When composing your note, you should keep in mind why you’re writing it, to express gratitude. It’s important to keep in mind you don’t ask for something else, said Lynn Gaertner-Johnston, founder of Syntax Training. “Asking [for something] detracts from your thank-you and suggests that gratitude is not the real reason for your message,” she said. Additionally, a thank-you note should never include a sales pitch disguised as part of the note. “It is not OK to include, ‘By the way, I will be in your neighborhood next week,’ ‘If you know anyone who can use my services … ‘ or any of those tactics,” said Sherry Ransom, owner and president of Sherry Ransom Productions.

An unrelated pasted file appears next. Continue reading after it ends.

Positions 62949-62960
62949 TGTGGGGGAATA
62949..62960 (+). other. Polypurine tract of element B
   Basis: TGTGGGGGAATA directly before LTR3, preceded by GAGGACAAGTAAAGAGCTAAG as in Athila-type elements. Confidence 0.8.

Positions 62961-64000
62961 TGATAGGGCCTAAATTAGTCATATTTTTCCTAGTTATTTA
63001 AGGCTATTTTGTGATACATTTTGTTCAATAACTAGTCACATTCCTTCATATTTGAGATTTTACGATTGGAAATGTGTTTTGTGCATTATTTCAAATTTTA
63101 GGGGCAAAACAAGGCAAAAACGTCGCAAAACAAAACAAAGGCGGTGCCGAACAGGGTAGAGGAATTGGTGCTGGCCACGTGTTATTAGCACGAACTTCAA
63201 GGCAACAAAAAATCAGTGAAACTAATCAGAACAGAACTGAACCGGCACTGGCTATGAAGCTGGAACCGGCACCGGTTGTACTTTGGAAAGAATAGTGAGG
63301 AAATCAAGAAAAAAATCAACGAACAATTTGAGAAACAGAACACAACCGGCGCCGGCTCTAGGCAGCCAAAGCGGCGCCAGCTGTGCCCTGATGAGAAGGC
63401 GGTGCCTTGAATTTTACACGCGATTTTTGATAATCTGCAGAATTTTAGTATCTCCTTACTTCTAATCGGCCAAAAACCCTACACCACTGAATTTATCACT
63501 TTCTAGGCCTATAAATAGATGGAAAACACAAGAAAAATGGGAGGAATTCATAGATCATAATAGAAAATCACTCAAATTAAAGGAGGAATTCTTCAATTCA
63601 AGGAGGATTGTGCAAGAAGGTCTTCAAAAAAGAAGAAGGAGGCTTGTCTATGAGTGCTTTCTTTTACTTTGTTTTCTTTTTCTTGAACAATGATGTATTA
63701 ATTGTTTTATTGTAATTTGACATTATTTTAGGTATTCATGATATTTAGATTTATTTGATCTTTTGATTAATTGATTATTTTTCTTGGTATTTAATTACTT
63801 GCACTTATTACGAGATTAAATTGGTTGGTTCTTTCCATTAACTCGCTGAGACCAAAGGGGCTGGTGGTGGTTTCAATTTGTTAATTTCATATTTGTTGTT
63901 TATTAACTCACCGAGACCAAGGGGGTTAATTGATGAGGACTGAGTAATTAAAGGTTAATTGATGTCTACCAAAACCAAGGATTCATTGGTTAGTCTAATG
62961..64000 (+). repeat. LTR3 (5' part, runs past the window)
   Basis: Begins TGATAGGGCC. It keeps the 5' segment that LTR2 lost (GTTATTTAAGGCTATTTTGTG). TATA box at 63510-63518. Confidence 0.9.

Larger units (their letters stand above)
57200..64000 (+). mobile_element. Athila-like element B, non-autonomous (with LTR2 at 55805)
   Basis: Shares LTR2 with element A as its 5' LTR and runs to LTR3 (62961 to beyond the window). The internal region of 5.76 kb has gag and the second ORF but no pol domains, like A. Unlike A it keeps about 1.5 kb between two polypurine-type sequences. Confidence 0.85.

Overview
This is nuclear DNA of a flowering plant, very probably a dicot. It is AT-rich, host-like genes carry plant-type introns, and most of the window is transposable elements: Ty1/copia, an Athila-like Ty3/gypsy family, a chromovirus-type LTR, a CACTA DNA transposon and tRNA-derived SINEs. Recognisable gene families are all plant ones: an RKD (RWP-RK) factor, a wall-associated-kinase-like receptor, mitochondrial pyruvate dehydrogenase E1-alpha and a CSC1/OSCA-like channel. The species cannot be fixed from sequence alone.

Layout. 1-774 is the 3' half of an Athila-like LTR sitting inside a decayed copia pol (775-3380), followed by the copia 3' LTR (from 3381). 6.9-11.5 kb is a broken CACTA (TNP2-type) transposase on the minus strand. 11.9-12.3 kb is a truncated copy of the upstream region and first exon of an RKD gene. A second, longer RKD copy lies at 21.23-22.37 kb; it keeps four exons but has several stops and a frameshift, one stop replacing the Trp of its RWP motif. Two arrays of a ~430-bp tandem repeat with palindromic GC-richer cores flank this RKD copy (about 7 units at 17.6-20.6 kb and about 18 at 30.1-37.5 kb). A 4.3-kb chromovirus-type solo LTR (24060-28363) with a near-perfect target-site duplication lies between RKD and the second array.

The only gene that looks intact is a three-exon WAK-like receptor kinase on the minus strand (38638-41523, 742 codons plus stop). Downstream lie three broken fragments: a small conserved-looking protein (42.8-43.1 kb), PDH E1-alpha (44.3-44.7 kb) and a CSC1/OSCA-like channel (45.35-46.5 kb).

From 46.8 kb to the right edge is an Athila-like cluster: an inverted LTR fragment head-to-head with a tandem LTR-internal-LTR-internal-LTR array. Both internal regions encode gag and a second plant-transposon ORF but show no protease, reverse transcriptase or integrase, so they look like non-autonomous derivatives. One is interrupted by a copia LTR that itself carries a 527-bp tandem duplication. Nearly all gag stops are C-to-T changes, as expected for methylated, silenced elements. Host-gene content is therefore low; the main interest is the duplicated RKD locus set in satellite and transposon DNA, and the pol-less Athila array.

“Including a sales pitch dilutes the authenticity of ‘thank you’ and voids the feeling of reciprocity that would normally take place.” Don’t call attention to your mistakes If you messed up during the interview, it’s best not to call these things to attention when trying to land the job. “Do not apologize or mention any negative aspects of what happened in the interview or meeting that you are sending thanks for,” Anne St. Hilaire, content marketing manager at iDevices, said. “If you couldn’t answer a question or called someone by the wrong name, don’t recall it in your thank-you message.” Lavie Margolin, consultant and career coach, LCJS Consulting reinforces this idea, noting to “never apologize for something that you feel is lacking within your skill set or experience.” “People often do this by writing, ‘Although I do not yet have,'” Margolin said.  “The interviewer had the chance to meet you and make the determination if you are lacking something.” Speaking of mistakes, be sure to double-check your note before you send it out to make sure it’s error-free. “Never have typos … in your thank-you note,” said Noelle Williams, director of recruiting at Kavaliro. “It makes you seem like you were scatter-brained when composing the note.”